PRESS RELEASE FROM MARRIAGE FOUNDATION
Great British Bake Off winner Nadiya Hussain stunned the programme’s contemporary audience with her traditional views on family and her pride in her role providing for her husband and children.
Despite her husband being chosen for her by her parents, Nadiya chose to renew her vows to her husband in June after twelve happy years of marriage.
She called her husband Abdul her “biggest support” and said it was he who gave her the confidence to apply for the TV competition.
Now research shows that Muslim women are the most likely religious group to be in a long-term, happy relationship.
The report by Marriage Foundation, the think tank dedicated to promoting stable families, is the first ever in the UK to explore the links between religious associations and relationship stability using Millennium Cohort Study data collected from almost 15,000 mothers.
Muslim women were found to favour marriage more than any other religious group. Ninety-four per cent of Muslim women are married compared to only 79 per cent of Christian mothers and 59 per cent of non-religious mothers.
The report rules out the explanation that Muslim women stay with their husband because they are in some way repressed. It finds 31 per cent more Muslim mothers report high relationship happiness compared to non-Muslim mothers.
Research Director of Marriage Foundation, Harry Benson, who compiled the report with Professor Steve McKay of the University of Lincoln, commented: “Religion and culture provide the lens through which individuals see the world, our worldview. It is no surprise that this foundation affects the way we do family.
“While further research is required to draw any definite conclusions why Muslim women tend to do better than any other religious group, we can speculate that the values which accompany their faith put greater emphasis on dedication to the family and relationship stability.
“Relationship success is about give and take. It is about compromise and working as a team. Perhaps Muslim culture instils a greater sense of interdependence and is less embracing of individualism.
“Nadiya’s example shows the power of a couple with a high level of mutual support and team work. Their children will benefit enormously from the stable environment their parents have created for them.”
The report also found Muslim women overwhelmingly likely to choose to marry Muslim men. Ninety-eight per cent of Muslim women have a partner of the same faith, compared to just 59 per cent of Christian women.
Muslim women were found to buck the otherwise universal trend between higher levels of education and greater relationship stability. Muslim parents are the most likely to be unqualified with 54 per cent of mothers and 47 per cent of fathers having no grades higher than a D in their GCSEs.
The study finds religion does have an effect on relationship happiness, with 45 per cent of Christian and 43 per cent of Muslim mothers rating themselves happy with their relationships compared to only 32 per cent of those with no faith.
However, religion ranks bottom of a list of factors behind relationship happiness, age, marital status and education. The only religious group which maintains its advantage regardless of all other factors are Muslim women.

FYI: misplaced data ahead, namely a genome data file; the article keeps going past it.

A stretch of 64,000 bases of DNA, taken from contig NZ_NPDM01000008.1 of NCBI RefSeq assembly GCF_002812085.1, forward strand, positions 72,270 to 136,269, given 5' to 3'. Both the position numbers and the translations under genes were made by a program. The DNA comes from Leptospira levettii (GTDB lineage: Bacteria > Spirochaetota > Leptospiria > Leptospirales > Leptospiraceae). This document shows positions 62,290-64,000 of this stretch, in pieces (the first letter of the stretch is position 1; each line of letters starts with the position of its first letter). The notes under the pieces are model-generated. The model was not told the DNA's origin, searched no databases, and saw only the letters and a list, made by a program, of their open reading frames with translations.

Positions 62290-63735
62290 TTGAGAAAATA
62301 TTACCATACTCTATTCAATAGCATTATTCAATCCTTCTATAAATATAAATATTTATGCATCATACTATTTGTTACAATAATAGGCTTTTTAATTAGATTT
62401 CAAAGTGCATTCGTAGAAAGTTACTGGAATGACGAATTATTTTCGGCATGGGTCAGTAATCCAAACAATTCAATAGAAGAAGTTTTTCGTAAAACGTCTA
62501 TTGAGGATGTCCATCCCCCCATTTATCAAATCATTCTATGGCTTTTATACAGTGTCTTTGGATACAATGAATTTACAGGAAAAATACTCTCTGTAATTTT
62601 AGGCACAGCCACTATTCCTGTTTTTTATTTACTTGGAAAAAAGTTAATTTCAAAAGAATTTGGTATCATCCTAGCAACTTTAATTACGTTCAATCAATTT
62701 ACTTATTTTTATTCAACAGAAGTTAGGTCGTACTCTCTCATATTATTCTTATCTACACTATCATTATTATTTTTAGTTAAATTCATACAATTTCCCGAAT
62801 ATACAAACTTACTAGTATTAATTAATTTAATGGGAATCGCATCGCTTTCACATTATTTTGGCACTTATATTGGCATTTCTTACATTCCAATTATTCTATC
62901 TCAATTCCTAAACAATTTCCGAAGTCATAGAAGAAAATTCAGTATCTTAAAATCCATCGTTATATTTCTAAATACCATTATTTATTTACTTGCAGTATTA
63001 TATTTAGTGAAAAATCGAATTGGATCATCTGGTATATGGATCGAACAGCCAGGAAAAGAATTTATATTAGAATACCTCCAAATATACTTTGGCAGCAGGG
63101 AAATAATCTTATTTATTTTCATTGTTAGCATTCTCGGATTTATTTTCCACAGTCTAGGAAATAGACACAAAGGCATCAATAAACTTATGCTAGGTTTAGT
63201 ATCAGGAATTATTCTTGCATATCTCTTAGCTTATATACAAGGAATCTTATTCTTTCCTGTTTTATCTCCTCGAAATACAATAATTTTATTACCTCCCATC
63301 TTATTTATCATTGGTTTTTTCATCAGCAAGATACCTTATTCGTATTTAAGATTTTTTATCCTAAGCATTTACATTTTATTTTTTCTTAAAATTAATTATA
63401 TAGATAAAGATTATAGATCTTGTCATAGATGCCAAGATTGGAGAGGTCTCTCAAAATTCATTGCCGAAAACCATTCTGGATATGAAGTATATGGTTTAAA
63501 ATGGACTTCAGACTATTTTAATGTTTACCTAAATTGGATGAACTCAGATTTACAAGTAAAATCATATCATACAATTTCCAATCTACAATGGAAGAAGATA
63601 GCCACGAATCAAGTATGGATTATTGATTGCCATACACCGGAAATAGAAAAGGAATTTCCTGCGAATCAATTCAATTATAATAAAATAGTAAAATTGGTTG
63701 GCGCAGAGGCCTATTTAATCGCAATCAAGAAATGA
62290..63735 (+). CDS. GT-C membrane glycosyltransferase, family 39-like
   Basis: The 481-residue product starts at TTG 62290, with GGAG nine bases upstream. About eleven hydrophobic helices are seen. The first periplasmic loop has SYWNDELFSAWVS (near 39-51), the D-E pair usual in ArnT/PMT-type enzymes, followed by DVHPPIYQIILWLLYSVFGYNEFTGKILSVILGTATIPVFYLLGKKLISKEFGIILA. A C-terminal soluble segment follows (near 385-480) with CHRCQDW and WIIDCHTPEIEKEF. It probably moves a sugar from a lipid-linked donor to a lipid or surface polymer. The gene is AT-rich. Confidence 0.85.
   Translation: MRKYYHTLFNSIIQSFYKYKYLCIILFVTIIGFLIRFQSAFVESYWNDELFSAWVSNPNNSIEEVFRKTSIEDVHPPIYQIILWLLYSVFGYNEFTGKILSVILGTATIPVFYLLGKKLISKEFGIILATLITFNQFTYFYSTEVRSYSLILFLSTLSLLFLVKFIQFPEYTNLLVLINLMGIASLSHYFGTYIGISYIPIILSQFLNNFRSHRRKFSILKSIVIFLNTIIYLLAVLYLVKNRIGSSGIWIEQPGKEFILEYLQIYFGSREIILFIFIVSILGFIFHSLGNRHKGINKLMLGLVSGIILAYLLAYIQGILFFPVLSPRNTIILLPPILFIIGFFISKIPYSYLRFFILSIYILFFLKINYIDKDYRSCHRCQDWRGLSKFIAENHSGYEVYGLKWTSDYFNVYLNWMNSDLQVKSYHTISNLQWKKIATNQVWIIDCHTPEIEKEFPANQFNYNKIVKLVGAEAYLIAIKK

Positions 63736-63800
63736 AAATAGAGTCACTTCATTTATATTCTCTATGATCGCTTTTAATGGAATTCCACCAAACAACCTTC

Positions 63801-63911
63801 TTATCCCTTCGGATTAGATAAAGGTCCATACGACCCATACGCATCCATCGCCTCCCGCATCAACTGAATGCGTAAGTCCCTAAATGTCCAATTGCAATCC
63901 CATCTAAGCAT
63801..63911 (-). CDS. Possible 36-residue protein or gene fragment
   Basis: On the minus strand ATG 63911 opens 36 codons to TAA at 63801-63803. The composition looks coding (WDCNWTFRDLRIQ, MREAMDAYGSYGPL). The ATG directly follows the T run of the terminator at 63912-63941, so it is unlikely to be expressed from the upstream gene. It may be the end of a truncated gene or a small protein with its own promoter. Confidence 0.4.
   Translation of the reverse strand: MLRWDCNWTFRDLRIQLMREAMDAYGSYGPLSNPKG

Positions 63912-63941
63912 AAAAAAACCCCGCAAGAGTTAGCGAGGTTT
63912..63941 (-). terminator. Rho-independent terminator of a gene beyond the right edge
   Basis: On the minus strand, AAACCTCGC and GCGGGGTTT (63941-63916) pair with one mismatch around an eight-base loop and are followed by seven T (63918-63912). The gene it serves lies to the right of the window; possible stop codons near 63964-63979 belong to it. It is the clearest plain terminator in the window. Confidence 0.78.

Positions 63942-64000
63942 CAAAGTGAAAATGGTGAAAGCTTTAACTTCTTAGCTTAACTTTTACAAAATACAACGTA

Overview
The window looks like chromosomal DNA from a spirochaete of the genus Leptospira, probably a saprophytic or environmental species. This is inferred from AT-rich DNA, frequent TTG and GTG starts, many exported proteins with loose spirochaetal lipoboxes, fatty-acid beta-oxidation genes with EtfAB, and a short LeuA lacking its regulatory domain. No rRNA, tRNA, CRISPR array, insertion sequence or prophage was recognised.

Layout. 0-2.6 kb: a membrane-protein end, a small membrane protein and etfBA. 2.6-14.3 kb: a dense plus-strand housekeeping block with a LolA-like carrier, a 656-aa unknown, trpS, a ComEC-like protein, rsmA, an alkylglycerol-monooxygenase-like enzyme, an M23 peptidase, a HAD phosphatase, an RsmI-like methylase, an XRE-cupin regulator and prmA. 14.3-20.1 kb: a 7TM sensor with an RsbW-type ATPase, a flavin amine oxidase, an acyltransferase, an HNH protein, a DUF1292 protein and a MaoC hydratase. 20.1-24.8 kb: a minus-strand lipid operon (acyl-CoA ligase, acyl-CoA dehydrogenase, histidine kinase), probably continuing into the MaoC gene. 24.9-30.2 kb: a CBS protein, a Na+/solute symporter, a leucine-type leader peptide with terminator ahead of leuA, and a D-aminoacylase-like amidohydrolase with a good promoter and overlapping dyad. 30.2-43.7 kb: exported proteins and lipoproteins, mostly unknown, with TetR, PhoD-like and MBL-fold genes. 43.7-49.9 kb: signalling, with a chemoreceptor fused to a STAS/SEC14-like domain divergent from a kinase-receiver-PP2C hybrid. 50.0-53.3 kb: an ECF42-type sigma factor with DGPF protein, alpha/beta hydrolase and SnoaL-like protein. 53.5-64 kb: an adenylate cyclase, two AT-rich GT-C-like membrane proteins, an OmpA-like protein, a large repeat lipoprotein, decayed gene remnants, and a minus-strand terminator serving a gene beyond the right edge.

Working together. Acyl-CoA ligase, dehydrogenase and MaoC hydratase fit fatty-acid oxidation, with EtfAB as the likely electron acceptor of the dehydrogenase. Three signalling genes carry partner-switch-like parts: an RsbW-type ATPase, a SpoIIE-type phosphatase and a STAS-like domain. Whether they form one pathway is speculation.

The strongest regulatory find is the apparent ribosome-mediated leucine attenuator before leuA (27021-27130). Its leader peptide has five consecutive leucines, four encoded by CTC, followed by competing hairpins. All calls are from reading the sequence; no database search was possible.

Sir Paul Coleridge, chair and founder of Marriage Foundation, commented: “These findings are truly startling. It appears at first counter intuitive that Muslim women have such successful relationships when many are in arranged marriages.
“In fact, Muslims in arranged marriages have many of the ingredients for a really successful long term marriage. They enter marriage without artificial and unreal ‘celebrity’ expectations or a belief that they merely have to bump into a perfect partner and from then on no effort will be needed.
“In time the ‘perfect partner’ inevitably disappoints. This group on the other hand have no unreal expectations and from the word go, really work hard and fashion their relationship out of the material they are given.
“Doubtless it is in part a consequence of this that they are over 30 per cent more fulfilled and happy than their western sisters.
“No one is suggesting a return to arranged marriages but we can surely all learn a lot about what makes marriages work in the long run from these findings. Shared faith no doubt helps but all couples have it in their power to radically improve their chances of staying together by marrying and keeping on working at it.”
Notes to editors:
For media inquiries please contact Beatrice Timpson on 07803 726977 and firstname.lastname@example.org.
Marriage Foundation was founded by Sir Paul Coleridge, a High Court Judge, moved by his personal experience in 40 years as a barrister and judge specialising in family law. The Foundation seeks to improve public understanding of marriage reduce the numbers of people drawn into the family justice system – some 500,000 children and adults each year.
Marriage Foundation has highlighted the crisis of family breakdown. Their research has found that a child born today only has a 50 per cent chance of living with both parents by the time they reach fifteen.
Foundation research has also found that 93 percent of parents who stay together until their child’s fifteenth birthday are married.
A source of statistics on marriage, cohabitation, commitment, divorce and family breakdown can be found on the Marriage Foundation website.